TV debate over Tory leadership keeps contest acrimonious
Rishi Sunak and Liz Truss traded blows over the economy in a crucial televised debate over Conservative leadership that quickly took the competition to new levels of acrimony.
Sunak, the former chancellor, claimed Truss would push “millions into misery” by cutting taxes now, a move he said would drive interest rates up sharply and drag the economy down.
A spokesperson for Truss said: “Rishi Sunak proved tonight that he is unfit for office. His aggressive and screaming behavior at a private school is desperate, unbecoming and a gift to the Labor Party. .
The BBC1 prime-time debate was seen by Sunak supporters as a pivotal moment as he tried to reclaim the initiative from Truss, the Foreign Secretary, seen as the favorite to become the next British Prime Minister.
Polls suggest Truss is the favorite among Tory activists to be the party’s next leader; more than 150,000 party members will begin receiving ballots next week and a new leader will be named on September 5.
In a combative performance, during which he repeatedly interrupted his rival, Sunak said Truss wanted to borrow an additional £40bn from the country’s credit card. “There’s nothing conservative about it,” he said.
Sunak claimed that Patrick Minford, the economist cited by Truss to defend his plans, had warned that interest rates might have to rise as high as 7%. Truss’ team said Minford was not advising her.
Truss held firm, insisting that the tax increases introduced by Sunak would drive Britain into recession and that he was pursuing ‘negative and declinist policies’ which risked ‘bringing the economy crashing down’ .
She claimed her tax cuts would spur growth. “Where have growth policies been for two and a half years? she asked at the event in Stoke-on-Trent, which voted Conservative in 2019 after years of Labor dominance.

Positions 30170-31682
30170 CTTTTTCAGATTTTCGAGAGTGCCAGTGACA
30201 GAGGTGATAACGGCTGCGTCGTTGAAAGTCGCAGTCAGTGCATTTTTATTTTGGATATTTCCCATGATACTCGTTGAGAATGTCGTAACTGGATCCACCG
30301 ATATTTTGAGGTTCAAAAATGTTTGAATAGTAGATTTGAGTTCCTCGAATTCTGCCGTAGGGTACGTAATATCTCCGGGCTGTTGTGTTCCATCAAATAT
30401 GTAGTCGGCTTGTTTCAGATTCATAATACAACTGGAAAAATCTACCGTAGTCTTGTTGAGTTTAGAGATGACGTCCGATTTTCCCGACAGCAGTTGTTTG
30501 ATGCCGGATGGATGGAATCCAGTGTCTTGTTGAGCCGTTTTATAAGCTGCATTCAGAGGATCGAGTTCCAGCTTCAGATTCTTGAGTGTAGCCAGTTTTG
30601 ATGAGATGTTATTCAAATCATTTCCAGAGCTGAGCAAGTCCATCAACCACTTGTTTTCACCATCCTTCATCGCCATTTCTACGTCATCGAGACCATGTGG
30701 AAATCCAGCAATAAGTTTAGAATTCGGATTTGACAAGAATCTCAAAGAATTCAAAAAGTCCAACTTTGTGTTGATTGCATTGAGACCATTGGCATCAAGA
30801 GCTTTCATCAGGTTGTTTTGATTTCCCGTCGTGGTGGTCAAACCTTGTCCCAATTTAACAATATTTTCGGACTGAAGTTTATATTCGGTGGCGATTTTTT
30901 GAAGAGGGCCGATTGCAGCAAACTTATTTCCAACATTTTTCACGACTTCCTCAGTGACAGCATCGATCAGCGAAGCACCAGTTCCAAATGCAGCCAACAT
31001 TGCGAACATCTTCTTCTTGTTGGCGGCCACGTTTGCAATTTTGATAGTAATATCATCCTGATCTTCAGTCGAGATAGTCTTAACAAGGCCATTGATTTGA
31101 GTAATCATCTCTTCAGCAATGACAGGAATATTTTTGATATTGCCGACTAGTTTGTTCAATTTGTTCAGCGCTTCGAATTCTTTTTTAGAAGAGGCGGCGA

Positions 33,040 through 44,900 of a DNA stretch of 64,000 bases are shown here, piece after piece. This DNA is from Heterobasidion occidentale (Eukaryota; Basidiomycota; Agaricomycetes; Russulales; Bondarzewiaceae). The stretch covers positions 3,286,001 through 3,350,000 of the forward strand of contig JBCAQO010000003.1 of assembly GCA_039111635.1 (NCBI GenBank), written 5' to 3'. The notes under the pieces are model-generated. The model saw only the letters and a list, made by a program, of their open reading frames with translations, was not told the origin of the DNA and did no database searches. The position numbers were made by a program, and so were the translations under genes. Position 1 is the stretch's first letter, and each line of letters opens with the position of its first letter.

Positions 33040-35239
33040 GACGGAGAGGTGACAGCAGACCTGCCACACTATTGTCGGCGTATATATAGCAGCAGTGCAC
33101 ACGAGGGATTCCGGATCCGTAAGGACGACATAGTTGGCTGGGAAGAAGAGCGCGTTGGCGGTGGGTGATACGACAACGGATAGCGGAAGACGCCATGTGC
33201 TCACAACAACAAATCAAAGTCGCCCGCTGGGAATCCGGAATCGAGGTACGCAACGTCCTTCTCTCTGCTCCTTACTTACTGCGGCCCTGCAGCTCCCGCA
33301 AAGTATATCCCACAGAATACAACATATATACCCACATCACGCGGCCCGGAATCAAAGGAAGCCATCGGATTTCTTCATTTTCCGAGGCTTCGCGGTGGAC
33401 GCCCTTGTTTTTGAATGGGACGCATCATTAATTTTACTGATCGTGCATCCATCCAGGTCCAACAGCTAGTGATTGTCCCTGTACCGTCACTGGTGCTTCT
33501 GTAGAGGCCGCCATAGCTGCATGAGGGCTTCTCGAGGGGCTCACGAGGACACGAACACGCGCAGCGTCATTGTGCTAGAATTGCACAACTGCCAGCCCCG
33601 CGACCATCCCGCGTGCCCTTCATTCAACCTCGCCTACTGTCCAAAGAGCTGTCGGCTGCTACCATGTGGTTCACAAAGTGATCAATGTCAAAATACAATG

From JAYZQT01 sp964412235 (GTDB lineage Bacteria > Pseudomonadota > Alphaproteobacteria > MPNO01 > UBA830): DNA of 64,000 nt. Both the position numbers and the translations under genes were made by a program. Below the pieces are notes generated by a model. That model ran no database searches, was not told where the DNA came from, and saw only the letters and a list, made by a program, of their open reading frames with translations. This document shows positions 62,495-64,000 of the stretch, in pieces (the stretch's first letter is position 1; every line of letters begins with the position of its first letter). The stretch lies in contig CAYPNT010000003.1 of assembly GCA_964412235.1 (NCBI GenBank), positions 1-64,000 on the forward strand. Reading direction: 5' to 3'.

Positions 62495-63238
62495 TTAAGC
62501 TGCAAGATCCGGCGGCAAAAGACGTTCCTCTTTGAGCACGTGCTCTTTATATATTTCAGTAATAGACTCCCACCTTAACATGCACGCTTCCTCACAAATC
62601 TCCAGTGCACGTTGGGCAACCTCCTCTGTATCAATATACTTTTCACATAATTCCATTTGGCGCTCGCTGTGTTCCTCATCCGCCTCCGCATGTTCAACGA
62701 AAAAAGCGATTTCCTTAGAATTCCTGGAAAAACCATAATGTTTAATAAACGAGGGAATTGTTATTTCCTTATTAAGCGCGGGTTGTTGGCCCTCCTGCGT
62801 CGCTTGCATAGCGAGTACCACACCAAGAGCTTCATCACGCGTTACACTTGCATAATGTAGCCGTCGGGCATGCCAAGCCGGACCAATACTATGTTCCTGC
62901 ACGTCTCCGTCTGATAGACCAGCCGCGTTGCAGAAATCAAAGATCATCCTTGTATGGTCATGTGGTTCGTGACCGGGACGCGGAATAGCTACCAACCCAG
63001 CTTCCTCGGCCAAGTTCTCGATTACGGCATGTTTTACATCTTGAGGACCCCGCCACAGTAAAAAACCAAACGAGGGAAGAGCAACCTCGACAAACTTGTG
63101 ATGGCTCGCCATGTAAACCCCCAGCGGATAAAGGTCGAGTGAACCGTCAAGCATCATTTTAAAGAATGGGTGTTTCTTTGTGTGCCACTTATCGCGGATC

Sunak and Truss were asked about the negative tone of the conservative contest. Culture Secretary and Truss supporter Nadine Dorries previously opposed Truss’ budget earrings with Sunak’s expensive suits.
“Rishi is a very well-dressed man, I’m not going to give him any fashion advice,” Truss said, but refused to dismiss Dorries’ remarks.
Truss said that “having been in a comprehensive school and seeing how many children were left behind” she was inspired to get into politics. She had previously pitted her public school against Sunak’s elite education.
Sunak, who attended the fee-paying school in Winchester, said he would “not apologize” for his parents working hard to get him there. His comments won a rare round of applause from the audience.
The former chancellor, accused by many Tory campaigners of helping to bring down Boris Johnson as prime minister, said he ‘acted on principle’ when he resigned from the cabinet earlier this month.
Truss, who has reaped a “loyalty dividend” among party members, said the mistakes Johnson made were “not enough” to warrant his removal. “I thought it would be a dereliction of duty to quit my job,” she said.
She said Johnson “would not be in government” if she became prime minister. Sunak also said it was time to look to the future. Johnson’s allies believe he could still make a comeback.
Truss said if she won the competition, she would offer Sunak a position in her government. He replied that he would accept the offer.
Some Tory MPs have expressed concern over the increasingly bitter tone of the leadership debate.
“We present ourselves to the public as a divided group that cannot agree on anything,” said a senior Tory MP, adding that the televised debates had only worsened the perception of the party.
“We let the broadcasters get in the middle of us and make us rip pieces off,” the MP said.
Some Tory MPs grew increasingly skeptical of Sunak’s chances of winning over the Tory base. “If you put it in the country, Rishi would win it – but if you put it in the members, it’s Truss,” a senior Tory official said.
“The Conservative members are getting pretty reactionary and that’s what Liz is selling now. She sells a version of Thatcher that works well in the hearts of conservatives.
A former cabinet minister said: ‘There’s a Boris hangover hanging over this contest – Johnson’s supporters feel he’s been betrayed and are part of this movement of anyone but Rishi that is part of the reason for some of the personal attacks,” they added.